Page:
President Bush, members of Congress and ordinary Americans paid tribute to Rosa Parks under the soaring dome of the Capitol Rotunda on Sunday, honouring the woman whose defiant act on a city bus challenged segregation in the South and inspired the civil rights movement.
Parks, a former seamstress, became the first woman to lie in honour in the Rotunda, sharing an honour bestowed upon Abraham Lincoln, John F. Kennedy and other national leaders.
Bush and congressional leaders paused to lay wreaths by her casket, while members of a university choir greeted her with "The Battle Hymn of the Republic."
Outside the Capitol, as flags flew at half-mast, thousands of people awaited the chance to pay their respects, some arriving before noon.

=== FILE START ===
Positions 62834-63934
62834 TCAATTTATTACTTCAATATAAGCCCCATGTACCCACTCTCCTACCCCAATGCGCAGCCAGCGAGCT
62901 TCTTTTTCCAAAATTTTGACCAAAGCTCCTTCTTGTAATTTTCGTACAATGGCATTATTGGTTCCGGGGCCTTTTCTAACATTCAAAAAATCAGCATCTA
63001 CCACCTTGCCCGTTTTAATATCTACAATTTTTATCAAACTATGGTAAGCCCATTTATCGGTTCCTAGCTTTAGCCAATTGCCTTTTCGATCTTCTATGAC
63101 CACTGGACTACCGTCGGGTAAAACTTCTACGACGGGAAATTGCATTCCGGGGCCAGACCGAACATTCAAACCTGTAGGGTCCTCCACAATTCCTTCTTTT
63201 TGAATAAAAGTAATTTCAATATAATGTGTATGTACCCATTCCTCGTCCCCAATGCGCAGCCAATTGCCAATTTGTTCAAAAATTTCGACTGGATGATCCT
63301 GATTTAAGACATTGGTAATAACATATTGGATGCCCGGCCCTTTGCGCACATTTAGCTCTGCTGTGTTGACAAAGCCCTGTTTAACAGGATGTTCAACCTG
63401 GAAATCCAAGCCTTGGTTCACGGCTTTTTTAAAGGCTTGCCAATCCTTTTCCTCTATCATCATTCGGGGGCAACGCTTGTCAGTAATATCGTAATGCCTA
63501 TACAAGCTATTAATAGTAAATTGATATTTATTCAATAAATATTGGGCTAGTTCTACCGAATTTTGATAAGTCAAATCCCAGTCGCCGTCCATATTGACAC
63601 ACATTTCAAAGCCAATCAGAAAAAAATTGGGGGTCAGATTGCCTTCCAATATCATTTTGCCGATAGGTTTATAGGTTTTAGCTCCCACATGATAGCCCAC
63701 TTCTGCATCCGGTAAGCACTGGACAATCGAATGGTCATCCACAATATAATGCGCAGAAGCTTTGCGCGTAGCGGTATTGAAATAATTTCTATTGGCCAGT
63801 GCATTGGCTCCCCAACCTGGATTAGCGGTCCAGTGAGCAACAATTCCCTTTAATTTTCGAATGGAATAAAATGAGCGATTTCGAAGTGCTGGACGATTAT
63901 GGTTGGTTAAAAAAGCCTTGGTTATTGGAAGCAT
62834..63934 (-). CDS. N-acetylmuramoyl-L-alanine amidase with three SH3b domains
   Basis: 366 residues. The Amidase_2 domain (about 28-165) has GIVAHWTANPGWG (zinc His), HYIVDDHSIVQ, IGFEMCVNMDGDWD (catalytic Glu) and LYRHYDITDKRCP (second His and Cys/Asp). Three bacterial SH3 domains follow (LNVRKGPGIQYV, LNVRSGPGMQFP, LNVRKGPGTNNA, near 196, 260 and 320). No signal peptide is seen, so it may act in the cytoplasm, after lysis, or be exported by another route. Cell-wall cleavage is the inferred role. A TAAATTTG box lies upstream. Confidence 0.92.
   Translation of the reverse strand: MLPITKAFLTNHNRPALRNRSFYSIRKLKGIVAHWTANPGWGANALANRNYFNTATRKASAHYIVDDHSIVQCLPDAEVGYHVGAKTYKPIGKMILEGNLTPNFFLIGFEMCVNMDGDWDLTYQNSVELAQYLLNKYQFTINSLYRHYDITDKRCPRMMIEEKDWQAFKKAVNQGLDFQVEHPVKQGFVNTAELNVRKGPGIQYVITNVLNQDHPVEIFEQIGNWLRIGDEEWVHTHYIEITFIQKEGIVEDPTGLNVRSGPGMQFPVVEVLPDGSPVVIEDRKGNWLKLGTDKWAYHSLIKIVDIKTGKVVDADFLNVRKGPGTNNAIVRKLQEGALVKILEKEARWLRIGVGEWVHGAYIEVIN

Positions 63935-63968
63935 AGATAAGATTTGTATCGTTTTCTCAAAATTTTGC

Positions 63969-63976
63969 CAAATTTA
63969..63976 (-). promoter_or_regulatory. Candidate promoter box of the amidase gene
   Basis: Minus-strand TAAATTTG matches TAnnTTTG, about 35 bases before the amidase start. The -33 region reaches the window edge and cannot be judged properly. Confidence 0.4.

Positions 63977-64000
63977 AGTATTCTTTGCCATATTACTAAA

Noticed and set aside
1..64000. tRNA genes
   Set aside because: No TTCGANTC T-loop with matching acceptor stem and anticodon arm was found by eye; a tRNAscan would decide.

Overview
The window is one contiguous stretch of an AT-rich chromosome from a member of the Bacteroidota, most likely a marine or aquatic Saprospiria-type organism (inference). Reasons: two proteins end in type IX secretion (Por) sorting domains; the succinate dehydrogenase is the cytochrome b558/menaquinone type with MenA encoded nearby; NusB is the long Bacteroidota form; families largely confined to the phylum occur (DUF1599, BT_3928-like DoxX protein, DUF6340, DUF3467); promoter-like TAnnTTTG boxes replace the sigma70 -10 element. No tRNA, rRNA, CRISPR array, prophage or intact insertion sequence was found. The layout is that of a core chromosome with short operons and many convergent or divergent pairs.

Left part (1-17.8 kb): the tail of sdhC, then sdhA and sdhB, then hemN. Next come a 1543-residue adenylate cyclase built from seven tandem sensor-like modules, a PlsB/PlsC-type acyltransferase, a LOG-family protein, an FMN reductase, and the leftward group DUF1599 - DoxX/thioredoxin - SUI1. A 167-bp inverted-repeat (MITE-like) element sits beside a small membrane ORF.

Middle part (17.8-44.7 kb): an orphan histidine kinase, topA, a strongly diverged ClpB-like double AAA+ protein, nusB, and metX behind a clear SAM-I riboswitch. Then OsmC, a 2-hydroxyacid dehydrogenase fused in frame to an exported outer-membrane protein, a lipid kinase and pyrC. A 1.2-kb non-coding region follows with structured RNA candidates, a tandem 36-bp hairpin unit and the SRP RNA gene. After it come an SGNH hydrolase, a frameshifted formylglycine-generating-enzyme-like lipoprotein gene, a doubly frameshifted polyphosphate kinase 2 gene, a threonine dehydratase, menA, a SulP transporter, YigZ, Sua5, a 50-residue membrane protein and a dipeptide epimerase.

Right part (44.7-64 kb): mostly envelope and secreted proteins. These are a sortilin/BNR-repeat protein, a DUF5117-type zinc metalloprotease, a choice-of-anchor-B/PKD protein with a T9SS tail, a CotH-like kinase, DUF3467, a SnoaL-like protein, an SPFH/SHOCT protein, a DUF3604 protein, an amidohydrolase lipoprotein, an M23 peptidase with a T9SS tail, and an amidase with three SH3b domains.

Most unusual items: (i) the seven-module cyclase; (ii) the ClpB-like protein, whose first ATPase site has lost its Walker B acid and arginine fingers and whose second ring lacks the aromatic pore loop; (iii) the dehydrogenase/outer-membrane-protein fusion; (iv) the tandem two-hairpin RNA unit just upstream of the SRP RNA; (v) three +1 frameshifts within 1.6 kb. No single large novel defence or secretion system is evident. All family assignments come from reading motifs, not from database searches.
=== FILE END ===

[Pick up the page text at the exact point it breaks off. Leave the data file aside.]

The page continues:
The crowd cheered loudly when the motorcade, led by Parks' hearse and a vintage Washington DC Metro bus, arrived.
Her casket was carried from the hearse by a military honour guard while family members and friends outside the steps leading up to the Capitol prayed.
President Bush, who was not speaking during the brief ceremony, issued a proclamation on Sunday ordering the US flag to be flown at half-mast over all public buildings on Wednesday, the day of Parks' funeral and burial in Detroit.
Parks, who died last Monday, was arrested in 1955 for refusing to give up her bus seat to a white man.
Among those who supported her was Dr. Martin Luther King Jr., who led the 381-day boycott of the Montgomery, Alabama, bus system that helped initiate the modern civil rights movement.
At St. Paul A.M.E. Church in Montgomery on Sunday, where Parks had been lying in honour at the church since Saturday, a crowd including Secretary of State Condoleezza Rice celebrated her life.